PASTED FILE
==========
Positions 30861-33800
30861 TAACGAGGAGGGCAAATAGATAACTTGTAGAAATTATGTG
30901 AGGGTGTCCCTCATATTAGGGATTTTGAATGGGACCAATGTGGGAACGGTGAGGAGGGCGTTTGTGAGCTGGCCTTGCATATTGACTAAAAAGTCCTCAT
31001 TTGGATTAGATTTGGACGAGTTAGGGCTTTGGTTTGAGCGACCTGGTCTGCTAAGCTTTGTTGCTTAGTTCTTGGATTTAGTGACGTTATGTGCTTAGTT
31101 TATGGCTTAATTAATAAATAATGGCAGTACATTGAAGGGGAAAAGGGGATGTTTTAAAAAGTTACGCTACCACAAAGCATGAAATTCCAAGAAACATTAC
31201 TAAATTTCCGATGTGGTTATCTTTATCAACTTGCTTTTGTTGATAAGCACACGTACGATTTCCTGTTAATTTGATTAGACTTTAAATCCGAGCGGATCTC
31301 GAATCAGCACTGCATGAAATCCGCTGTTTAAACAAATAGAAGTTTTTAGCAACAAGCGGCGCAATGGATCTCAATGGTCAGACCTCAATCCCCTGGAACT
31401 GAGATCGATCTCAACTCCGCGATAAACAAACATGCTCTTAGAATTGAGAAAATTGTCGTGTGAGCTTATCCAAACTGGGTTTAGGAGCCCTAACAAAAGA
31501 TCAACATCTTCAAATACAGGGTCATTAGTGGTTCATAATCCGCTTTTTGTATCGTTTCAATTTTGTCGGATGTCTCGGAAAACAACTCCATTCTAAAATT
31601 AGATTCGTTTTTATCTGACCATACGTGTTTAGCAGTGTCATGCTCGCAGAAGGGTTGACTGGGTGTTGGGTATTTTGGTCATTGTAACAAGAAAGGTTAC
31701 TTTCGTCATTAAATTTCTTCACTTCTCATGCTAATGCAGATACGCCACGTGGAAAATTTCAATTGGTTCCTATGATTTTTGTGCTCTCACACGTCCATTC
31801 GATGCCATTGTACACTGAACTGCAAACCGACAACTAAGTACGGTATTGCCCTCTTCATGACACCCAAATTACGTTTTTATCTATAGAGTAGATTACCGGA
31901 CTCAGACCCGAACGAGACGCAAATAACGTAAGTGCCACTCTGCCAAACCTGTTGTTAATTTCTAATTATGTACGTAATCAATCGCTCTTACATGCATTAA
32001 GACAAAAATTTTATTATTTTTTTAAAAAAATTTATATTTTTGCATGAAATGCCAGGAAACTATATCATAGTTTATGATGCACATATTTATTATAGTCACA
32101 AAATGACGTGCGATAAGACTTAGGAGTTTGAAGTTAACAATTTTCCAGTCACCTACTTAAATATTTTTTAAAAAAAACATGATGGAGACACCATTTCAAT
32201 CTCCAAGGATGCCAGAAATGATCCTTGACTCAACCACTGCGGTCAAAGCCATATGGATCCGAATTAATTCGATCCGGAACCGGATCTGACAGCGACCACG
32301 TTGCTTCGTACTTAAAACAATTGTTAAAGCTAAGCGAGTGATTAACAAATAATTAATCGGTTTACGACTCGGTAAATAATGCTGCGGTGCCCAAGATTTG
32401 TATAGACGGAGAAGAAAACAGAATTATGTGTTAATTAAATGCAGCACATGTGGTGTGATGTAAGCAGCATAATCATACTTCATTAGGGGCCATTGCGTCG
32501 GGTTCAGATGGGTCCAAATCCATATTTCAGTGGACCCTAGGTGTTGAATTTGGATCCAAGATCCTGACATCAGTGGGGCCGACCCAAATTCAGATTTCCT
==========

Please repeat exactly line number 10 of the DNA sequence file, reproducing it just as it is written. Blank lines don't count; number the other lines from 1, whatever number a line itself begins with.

31601 AGATTCGTTTTTATCTGACCATACGTGTTTAGCAGTGTCATGCTCGCAGAAGGGTTGACTGGGTGTTGGGTATTTTGGTCATTGTAACAAGAAAGGTTAC